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That's what CNN's reporting, anyhow -- that Rick Perry, who called for that ''day of prayer and fasting" down in Houston on August 6 and has been the face of the franchise, could wind up on the sidelines during The Response at Reliant Stadium. That's according to Eric Bearse, spokesman for the American Family Association, tells the network: "There will be a handful of speakers, in addition to a number of folks leading prayer, plus some time for praise and worship music. Whether the governor will speak has not yet been decided at this point." Oh, really? But who believes what the AFA has to say anyway?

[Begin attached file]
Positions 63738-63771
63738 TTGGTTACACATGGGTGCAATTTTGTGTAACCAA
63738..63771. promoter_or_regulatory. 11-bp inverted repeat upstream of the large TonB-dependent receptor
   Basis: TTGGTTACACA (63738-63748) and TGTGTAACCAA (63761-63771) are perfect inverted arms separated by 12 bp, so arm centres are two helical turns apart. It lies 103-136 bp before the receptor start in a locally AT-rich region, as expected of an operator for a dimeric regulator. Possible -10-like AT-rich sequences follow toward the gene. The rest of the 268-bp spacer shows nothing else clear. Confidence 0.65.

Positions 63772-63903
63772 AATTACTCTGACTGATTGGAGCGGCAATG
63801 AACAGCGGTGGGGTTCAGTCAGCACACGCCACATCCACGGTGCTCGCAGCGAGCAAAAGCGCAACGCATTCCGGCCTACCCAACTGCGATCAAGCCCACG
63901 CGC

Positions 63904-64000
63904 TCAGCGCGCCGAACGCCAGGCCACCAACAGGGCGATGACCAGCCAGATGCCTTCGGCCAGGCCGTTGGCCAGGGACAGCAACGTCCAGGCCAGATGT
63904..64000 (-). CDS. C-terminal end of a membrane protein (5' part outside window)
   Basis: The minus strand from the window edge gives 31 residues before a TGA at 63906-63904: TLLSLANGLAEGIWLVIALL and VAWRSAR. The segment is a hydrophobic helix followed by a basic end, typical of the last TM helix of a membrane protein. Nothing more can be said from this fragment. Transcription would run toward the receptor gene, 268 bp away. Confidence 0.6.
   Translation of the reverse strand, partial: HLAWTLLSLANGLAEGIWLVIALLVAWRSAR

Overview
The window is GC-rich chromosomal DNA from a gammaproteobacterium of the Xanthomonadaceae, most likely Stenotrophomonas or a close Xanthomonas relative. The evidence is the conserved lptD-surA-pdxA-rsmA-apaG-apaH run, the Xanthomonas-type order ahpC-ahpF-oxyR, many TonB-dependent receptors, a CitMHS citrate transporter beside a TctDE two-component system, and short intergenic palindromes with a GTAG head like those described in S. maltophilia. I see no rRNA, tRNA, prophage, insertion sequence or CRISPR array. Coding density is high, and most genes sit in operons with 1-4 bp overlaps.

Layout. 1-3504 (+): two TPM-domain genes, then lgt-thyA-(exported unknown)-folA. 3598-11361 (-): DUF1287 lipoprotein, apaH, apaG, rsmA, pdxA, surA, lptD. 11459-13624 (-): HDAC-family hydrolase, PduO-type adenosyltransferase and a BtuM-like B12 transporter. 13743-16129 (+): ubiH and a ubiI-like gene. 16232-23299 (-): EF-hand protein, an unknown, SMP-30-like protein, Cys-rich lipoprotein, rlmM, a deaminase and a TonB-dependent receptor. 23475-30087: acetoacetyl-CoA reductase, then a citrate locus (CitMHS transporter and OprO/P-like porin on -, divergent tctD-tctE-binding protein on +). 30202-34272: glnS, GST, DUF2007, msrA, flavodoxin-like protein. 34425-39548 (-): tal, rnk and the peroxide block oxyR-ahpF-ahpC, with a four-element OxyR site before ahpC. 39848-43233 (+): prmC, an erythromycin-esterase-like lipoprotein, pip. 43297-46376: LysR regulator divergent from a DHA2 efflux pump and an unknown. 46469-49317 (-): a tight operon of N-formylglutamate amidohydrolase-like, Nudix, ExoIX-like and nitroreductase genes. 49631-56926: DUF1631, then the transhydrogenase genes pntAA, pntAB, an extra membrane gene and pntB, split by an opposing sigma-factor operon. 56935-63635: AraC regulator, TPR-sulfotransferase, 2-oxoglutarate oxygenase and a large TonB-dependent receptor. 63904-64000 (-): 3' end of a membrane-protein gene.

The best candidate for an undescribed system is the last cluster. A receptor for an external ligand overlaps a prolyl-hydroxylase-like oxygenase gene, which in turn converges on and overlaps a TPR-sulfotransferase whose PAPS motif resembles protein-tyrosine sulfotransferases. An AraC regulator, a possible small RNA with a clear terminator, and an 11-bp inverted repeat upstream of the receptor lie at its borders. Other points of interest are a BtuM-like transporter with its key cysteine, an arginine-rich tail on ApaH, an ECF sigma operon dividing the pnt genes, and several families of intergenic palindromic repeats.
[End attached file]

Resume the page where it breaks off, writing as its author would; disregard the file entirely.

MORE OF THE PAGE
That soundbite comes just as the ACLU of Texas is asking the governor's office -- not to mention seemingly every government agency in Houston -- to see records related to the event; a handful of open-records requests were filed only yesterday to see if there were "tax-payer dollars and other state or local government resources used to promote the prayer event." One week ago, to the day, is when Freedom From Religion Foundation filed its lawsuit insisting the event violates the First Amendment clause separating church and state.
Says Lisa Graybill, legal director of the ACLU of Texas, "We are concerned that Gov. Perry is using public office to endorse a sectarian religious event and to advance specific Christian beliefs. We are seeking information on the degree to which state resources have been or will be used for the planning and promotion of this event and for state officials' participation in it."